Do you know the one thing that makes sweating through Arizona summers worthwhile?
I realize thunderstorms are dangerous. Driving home yesterday afternoon, we could hardly see the car in front of us through all the dust blowing across the road. But somehow, even though I practically pee my pants when I ride a rollercoaster, I have no fear of thunderstorms. I love the thrill of watching our trees whip wildly in the wind, rain pouring down in silver sheets off our roof. I love sitting on the front porch with Mr. Brown Eyes and watching the lightning flash over the mountains. I love hearing the thunder crack so loud my heart stops for just a second.
The best thunderstorms are the ones that hit in the middle of the afternoon. One minute the air is so thick with heat and humidity it could suffocate you, the sky clear blue and bright with sunshine, and the next minute, it seems, the sky is dark and cool, refreshing rain is pelting your skin. It's like a little gift from Mother Nature, a welcome reprieve from the scorching summer sun.
The summer after we bought our house, however, my love for thunderstorms seriously waned. The first storm of the summer hit one afternoon while Mr. Brown Eyes was at work. I had already discovered a leak in our dining room, so I put a towel down to soak up the water and went about whatever activities I used to engage in before becoming a mother, like painting my toenails and vacuuming. (Seriously, what did I do with all that spare time I used to have? I have no idea.) Then I heard a steady plop, plop coming from the living room. Following the sound, I found another leak over our staircase. Two, actually. I set bowls down to catch the drips. The plop changed to a thunk as the drips hit the plastic bowls.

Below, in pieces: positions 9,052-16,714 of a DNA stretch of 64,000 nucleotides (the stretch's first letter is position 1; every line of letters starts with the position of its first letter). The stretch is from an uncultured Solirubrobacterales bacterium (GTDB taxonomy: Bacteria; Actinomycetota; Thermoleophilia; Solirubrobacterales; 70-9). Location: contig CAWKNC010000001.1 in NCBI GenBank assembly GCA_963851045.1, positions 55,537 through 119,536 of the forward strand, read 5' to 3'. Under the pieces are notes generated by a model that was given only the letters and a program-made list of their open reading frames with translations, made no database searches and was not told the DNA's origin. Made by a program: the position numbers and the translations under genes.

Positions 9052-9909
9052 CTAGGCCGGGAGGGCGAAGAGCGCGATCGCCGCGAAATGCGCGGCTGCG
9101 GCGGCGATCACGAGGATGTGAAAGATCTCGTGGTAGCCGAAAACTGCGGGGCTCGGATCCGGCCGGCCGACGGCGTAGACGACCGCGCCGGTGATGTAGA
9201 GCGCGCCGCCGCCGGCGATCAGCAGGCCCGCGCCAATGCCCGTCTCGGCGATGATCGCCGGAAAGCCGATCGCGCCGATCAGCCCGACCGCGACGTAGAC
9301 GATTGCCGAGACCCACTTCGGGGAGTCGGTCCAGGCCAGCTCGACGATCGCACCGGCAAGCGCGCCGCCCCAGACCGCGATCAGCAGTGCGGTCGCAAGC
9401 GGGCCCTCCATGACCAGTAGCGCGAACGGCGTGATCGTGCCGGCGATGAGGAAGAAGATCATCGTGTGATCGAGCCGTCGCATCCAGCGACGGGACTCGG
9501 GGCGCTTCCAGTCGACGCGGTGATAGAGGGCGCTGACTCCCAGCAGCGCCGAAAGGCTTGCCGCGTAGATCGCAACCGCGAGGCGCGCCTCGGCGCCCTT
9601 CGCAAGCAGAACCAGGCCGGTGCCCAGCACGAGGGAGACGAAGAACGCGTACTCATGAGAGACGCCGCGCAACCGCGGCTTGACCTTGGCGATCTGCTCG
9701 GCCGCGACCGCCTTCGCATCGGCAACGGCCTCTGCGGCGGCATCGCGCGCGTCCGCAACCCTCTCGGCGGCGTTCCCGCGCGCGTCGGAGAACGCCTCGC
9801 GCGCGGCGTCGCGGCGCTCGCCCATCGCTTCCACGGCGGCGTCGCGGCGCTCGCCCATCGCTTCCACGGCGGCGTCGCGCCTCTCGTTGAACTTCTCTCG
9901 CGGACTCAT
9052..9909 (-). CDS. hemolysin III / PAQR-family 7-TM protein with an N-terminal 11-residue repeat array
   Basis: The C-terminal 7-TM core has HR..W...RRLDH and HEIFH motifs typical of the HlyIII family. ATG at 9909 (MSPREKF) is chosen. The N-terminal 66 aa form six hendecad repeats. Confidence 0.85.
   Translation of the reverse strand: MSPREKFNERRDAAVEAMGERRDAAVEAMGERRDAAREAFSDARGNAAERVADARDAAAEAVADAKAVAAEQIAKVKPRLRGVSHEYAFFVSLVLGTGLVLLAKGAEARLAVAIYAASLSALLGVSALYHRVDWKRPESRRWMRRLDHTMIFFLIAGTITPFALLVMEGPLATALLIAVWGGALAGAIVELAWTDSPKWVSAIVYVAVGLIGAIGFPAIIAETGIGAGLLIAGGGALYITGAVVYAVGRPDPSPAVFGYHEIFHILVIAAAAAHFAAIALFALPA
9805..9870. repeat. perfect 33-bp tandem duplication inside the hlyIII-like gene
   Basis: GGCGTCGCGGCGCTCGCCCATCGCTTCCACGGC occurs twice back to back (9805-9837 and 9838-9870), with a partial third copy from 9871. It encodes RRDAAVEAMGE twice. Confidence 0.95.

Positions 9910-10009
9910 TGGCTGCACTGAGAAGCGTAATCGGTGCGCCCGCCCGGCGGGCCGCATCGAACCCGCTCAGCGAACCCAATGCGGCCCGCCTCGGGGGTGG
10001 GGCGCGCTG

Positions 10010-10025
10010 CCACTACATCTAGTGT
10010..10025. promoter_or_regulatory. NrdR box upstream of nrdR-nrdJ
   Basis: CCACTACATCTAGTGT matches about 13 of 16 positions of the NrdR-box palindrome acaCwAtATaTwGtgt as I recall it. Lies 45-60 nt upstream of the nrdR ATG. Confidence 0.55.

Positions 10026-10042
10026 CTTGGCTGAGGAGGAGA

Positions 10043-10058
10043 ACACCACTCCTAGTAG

Three leaks, I thought to myself. Not a big deal. We can take care of them.
Then the plop, plop resumed, this time on the opposite end of the living room. Once again I followed the sound and found a leak on the left side of the fireplace. I put the bowl down, but then--another plop. Another leak, on the other side of the fireplace. This one was steady and splattered rainwater all over me. I put another bowl underneath it.
By now I was running out of bowls and the rain was coming down harder, pummeling the roof with a staccato beat. But just as soon as I located one leak, the plop of water hitting the carpet would signal another one. I found myself scrambling back and forth across the living room, moving a bowl here, throwing down a towel there, until there were so many leaks I couldn't possibly pinpoint them all.
I gave up trying to keep our living room dry and tore at my hair in frustration. I fell to my knees and begged, pleaded, for Heavenly Father to stop the rain. But when I opened my eyes the rain was pouring down harder than ever, my living room a regular metronome of plops and thunks. I cried. I prayed again, certain that if I had enough faith Heavenly Father would have compassion on my predicament.
But it kept raining.
For a moment I was angry, and then a quote I had heard once or twice returned to my mind, "Sometimes the Lord calms the storm, but other times He calms the child, while the storm rages on."
I realized then that Heavenly Father had seen fit to let the storm rage on, but He was offering me His comfort. So I knelt down again and changed the tone of my prayer, asking instead for peace and comfort to make it through the storm. The thunder continued to rumble outside, the rain drip, drip, dripping from my ceiling for most of the afternoon, but I was comforted. Instead of praying to change my circumstances, I prayed to change myself.
Thankfully, the leaks in our ceiling are now (mostly) fixed, and I can enjoy thunderstorms again.
They are seriously the best thing about Arizona summers.
Bring on the rain,
The Brown-Eyed Girl